To convene a multidisciplinary panel of dermatologists, surgical oncologists, and medical oncologists to formally review available data on the sentinel lymph node (SLN) biopsy procedure and high-dose adjuvant interferon alfa-2b therapy for patients with melanoma and to rate the "appropriateness," "inappropriateness," or "uncertainty" of the procedure and therapy to guide clinical decision making in practice.The panel comprised 13 specialists (4 dermatologists, 4 oncologists, and 5 surgeons) from geographically diverse areas who practiced in community-based settings (n = 8) and academic institutions (n = 5). Participants were chosen based on recommendations from the relevant specialty organizations.A formal literature review was conducted by investigators at Protocare Sciences Inc, Santa Monica, Calif, on the risks and benefits of performing an SLN biopsy in patients with stage I or II melanoma and adjuvant interferon alfa-2b therapy in patients with stage II or III disease. The MEDLINE database was searched from 1966 through July 2000, and supplemental information was obtained from various cancer societies and cancer research groups. Panel participants were queried on additional sources of relevant information. Unpublished, presented data were included in abstract form on 1 recently closed clinical trial.The RAND/UCLA Appropriateness Method was used to review and rate multiple clinical scenarios for the use of SLN biopsy and interferon alfa-2b therapy. The consensus method did not force agreement.The panel rated 104 clinical scenarios and concluded that the SLN biopsy procedure was appropriate for primary melanomas deeper than 1.0 mm and for tumors 1 mm or less when histologic ulceration was present and/or classified as Clark level 4 or higher. The SLN biopsy was deemed inappropriate for nonulcerated Clark level 2 or 3 melanomas 0.75 mm or less in depth and uncertain in tumors 0.76 to 1.0 mm deep unless they were ulcerated or Clark level 4 or higher. Interferon alfa-2b therapy was deemed appropriate for patients with regional nodal and/or in-transit metastasis and for node-negative patients with primary melanomas deeper than 4 mm. The panel considered the use of interferon alfa-2b therapy uncertain in patients with ulcerated intermediate primary tumors (2.01-4.0 mm in depth) and inappropriate for node-negative patients with nonulcerated tumors less than 4.0 mm deep. Specialty-specific ratings were conducted as well.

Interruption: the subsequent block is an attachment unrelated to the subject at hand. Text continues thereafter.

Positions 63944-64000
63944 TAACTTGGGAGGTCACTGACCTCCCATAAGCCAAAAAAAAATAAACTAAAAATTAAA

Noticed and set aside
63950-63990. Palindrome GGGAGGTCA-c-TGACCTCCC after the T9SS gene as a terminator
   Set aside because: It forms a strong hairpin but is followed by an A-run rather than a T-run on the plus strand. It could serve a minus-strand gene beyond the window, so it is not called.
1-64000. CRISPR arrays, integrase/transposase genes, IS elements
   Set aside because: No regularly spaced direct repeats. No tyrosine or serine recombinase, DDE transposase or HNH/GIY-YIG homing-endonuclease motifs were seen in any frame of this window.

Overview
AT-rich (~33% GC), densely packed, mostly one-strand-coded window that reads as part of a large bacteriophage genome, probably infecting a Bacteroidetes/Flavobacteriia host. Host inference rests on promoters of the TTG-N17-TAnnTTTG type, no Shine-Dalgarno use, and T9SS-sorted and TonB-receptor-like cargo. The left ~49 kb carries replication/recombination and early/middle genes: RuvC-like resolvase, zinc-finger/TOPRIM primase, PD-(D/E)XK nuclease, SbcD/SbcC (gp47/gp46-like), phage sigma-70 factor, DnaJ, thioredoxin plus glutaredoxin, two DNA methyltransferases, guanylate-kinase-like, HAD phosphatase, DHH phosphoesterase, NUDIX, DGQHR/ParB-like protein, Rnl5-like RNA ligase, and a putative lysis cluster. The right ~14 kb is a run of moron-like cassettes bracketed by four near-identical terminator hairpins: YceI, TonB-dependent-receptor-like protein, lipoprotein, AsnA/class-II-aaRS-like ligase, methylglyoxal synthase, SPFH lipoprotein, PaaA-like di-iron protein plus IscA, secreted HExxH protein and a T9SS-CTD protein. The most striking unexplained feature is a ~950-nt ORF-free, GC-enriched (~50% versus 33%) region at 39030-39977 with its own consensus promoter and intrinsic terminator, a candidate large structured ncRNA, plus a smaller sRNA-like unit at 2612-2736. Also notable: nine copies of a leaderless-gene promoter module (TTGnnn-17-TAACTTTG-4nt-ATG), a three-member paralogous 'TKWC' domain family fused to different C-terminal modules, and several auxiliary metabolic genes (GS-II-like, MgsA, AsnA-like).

View details for Web of Science ID 000170942600011
View details for PubMedID 11559220